Numerous state laws also cover credit reporting.
Q: How long does negative (but accurate) information remain in a consumer's credit file?
A: Bankruptcies remain in a credit report for 10 years, other information stays for seven years. In the case of successfully completed Chapter 13 bankruptcies, the credit reporting industry maintains the information for seven years.
Q: How can a consumer correct an error in his or her file?
A: If an error has cropped up in a consumer's credit report, the credit bureau should be notified immediately. The Fair Credit Reporting Act outlines the steps to be taken in the reinvestigation of any possible inaccuracies. The credit bureau will reverify the item in question with the creditor at no cost to the consumer. The law requires that a creditor respond to reinvestigations within 30 days. After the reinvestigation is complete, the credit reporting agency notifies the consumer of the outcome. If information in the report has been changed or deleted, the consumer is sent a copy of the revised report.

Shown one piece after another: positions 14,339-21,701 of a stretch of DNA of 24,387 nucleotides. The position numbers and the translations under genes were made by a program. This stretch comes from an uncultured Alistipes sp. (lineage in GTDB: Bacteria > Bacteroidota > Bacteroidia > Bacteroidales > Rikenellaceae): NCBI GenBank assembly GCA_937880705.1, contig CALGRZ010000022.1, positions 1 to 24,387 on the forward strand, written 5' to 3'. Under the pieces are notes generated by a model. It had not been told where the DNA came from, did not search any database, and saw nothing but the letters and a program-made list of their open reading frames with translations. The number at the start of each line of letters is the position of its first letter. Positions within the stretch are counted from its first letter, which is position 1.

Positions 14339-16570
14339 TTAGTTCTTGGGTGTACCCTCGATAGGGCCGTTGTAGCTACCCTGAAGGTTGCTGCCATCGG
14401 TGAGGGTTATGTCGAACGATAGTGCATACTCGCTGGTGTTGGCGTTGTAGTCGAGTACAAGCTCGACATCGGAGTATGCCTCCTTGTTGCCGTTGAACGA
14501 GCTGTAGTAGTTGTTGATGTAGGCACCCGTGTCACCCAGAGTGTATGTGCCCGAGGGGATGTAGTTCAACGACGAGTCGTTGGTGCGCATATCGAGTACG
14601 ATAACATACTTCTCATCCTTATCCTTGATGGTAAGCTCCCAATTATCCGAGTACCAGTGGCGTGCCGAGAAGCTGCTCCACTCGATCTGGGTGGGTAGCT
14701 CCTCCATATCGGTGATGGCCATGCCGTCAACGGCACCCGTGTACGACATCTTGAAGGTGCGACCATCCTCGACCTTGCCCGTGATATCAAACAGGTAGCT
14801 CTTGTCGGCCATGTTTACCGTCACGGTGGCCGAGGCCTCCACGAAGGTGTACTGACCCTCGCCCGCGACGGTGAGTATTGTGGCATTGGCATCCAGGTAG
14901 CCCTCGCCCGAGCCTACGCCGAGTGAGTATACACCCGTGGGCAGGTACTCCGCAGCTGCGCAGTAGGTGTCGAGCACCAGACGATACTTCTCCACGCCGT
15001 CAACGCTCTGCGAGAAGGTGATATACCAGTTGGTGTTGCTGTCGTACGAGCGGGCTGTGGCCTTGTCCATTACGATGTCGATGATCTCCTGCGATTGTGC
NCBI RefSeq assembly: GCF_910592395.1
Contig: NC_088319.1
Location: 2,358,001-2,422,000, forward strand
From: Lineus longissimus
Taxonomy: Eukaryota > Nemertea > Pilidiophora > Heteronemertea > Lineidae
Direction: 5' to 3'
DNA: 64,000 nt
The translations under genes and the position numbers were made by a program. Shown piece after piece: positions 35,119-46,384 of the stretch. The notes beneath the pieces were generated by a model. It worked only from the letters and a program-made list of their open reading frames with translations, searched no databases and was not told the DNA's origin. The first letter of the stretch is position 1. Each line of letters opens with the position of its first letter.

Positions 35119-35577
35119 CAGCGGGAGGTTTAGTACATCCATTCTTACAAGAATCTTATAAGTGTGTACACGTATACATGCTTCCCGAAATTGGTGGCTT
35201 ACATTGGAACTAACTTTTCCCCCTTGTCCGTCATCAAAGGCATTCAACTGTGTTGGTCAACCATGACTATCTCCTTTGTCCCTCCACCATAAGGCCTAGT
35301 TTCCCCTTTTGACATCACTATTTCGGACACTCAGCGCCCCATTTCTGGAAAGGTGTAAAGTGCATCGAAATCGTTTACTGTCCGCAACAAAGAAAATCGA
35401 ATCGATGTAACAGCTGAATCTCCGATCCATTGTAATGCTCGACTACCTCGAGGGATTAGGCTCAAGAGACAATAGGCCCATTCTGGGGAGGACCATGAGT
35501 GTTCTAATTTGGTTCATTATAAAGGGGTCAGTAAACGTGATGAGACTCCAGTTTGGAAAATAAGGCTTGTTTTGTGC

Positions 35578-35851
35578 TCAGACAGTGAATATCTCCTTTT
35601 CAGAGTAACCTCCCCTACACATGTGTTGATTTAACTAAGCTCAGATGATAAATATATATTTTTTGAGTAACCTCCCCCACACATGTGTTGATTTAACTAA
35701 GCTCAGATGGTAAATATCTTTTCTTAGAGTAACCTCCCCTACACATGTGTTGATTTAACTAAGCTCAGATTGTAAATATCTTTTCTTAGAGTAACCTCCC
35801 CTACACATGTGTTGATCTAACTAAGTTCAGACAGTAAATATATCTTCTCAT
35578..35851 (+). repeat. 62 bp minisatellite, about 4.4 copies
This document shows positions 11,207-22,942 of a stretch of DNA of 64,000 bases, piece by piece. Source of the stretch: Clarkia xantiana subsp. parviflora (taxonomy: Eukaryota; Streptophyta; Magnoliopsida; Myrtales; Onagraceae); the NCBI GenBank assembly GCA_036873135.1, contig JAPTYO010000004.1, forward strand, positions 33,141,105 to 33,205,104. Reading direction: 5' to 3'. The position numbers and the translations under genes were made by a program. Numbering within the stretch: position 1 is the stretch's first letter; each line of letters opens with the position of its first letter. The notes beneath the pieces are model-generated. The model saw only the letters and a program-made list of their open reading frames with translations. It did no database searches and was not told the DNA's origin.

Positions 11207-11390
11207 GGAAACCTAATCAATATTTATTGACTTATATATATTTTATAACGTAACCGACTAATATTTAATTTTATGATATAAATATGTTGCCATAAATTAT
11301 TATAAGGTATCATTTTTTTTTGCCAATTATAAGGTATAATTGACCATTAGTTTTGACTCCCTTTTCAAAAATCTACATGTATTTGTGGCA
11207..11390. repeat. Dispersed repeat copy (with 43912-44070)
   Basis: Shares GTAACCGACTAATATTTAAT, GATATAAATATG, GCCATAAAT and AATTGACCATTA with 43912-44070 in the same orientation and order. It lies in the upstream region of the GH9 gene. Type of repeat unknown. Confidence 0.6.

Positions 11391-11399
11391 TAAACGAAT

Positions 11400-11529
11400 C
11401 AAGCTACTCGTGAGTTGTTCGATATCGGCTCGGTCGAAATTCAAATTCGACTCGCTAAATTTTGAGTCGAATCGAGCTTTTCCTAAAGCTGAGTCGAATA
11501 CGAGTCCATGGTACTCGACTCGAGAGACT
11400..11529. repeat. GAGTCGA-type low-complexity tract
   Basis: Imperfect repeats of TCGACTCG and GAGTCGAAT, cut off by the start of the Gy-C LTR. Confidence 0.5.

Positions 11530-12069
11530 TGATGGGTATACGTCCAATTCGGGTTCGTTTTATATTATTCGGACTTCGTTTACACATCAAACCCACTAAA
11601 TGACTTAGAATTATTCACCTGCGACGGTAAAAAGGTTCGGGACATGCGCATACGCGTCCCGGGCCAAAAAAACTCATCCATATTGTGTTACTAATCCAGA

Q: What about companies that claim they can improve a consumer's credit report for a fee?
A: The Federal Trade Commission (FTC) cautions consumers to be wary of companies that make claims indicating they can "repair" your credit and allow you instant access to credit. These companies, called credit clinics or credit doctors, don't do anything for consumers that they cannot do for themselves at little or no cost. In addition, these organizations generally can't live up to their promises. Meanwhile, you could be out several hundred or thousands of dollars. Beware of any organization that offers to create a new identity and credit file for you. The FTC and Attorneys General have filed actions against those who pursue these fraudulent practices.